Odom, whose story first inspired Parrish, volunteers full time with the St. Louis Veterans Affairs Health Care System and serves on Protect Our Defenders’ advisory board.

Q. Protect Our Defenders has helped more than 1,000 veterans and active-duty military members share their stories; its leaders have been quoted more than 500 times in various media. Why do you think Protect Our Defenders has become so visible in such a short time?

A. It really is due to the courage and bravery of the survivor community who have taken that step to speak out. I don’t think anyone who hasn’t been a victim of a violent crime can understand what it takes to speak out publicly.

I always see the work ahead instead of the work behind us. We have a long way to go in terms of both raising awareness and continuing to build our community of survivors.


Q. What’s the most shocking story you’ve heard?

A. I received an email from a female officer with 18 years in service that said, “The first advice when you get there [the Middle East] is always carry a knife, even in the daylight. Almost every woman carried a knife, not for battle against the Taliban, but to use against the person who tries to rape her.”

The other piece of this that is so egregious is the cynical use of errant medical diagnoses to dispose of victims. Not only is their career ended, it affects their ability to find future employment or even get proper medical care.


Q. When do you feel like Protect Our Defenders will have accomplished its mission?

A. Our goal is to end retaliation, victim blaming and misogyny, and to fundamentally reform the system by removing the commander’s ability to set aside justice or to preclude justice. Our servicemen and women deserve a professional and unbiased justice system equal to the system afforded to the civilians they protect. Your boss should not have the power to decide whether a rape or sexual assault allegation is prosecuted. They don’t have the necessary legal skills and, for many, it’s impossible to be objective.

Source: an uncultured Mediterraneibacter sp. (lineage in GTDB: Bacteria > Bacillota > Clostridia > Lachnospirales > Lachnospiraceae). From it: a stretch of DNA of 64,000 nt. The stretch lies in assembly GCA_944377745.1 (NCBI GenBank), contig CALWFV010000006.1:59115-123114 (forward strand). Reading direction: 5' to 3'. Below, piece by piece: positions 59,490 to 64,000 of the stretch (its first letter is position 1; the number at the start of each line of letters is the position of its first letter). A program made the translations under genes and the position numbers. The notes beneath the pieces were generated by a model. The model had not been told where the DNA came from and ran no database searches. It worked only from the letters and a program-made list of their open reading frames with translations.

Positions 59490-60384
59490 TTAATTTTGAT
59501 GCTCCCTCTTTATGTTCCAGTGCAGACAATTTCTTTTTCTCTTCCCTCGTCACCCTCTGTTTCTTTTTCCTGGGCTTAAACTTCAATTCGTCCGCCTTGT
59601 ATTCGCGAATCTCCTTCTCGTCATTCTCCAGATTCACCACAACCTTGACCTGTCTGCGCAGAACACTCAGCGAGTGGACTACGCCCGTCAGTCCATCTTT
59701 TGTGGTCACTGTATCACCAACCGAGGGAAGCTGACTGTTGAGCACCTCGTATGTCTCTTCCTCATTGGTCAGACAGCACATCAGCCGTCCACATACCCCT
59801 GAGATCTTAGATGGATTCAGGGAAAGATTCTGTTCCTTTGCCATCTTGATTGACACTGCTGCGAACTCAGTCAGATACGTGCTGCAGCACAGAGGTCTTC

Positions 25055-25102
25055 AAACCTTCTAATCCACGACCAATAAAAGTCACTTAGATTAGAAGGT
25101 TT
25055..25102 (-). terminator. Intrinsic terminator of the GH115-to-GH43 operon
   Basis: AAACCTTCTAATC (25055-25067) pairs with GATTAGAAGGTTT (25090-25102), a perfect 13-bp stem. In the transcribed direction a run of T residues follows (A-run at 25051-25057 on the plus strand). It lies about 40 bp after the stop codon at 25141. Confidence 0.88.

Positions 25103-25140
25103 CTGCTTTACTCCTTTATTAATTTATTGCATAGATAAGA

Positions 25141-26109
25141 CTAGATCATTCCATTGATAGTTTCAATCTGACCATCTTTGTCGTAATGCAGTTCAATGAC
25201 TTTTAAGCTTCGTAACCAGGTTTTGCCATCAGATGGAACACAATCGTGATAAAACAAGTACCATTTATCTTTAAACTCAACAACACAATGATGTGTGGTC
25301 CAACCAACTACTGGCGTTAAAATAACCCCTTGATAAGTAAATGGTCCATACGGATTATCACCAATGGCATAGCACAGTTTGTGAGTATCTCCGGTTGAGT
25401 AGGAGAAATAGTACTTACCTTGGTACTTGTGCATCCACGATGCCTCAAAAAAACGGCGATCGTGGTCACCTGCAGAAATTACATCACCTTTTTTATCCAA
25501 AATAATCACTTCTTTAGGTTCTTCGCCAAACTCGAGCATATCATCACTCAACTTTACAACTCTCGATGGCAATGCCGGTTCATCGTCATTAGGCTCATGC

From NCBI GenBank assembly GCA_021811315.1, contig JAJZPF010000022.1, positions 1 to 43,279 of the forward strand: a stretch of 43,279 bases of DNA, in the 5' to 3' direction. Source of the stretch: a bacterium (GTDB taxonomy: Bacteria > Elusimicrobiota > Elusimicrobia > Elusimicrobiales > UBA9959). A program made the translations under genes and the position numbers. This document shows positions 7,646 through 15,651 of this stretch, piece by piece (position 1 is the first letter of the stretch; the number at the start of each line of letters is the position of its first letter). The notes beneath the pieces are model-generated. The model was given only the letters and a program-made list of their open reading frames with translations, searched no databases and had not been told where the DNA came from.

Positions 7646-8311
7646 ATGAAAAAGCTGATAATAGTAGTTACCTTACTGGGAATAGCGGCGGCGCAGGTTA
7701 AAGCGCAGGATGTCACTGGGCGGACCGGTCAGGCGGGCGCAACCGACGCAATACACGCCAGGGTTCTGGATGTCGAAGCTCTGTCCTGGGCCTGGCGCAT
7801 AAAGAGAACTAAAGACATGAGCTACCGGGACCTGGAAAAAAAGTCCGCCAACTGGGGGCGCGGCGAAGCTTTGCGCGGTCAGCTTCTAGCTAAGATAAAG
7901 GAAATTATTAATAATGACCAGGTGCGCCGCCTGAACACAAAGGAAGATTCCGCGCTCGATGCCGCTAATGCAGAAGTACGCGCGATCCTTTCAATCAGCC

Q. Why does the military continue to battle sexual assault scandals more than 20 years after Tailhook?

A. For many years, they’ve seen this issue as a public relations problem. The military is an institution. Any institution that investigates itself and comes up with its own remedies is less likely to be successful. There’s been, until recently, a sense that patriotism is defined as supporting whatever military leadership wants.

Q.
Have you seen any recent improvements?

A. Article 32 hearings were investigative tools rather than probable cause hearings. We worked so hard to make sure victim testimony [at the hearings] was voluntary. That’s a big accomplishment.

[And] mandating legal counsel to represent victims. The Air Force deserves credit for stepping out and blazing the trail on the special victims counsel program.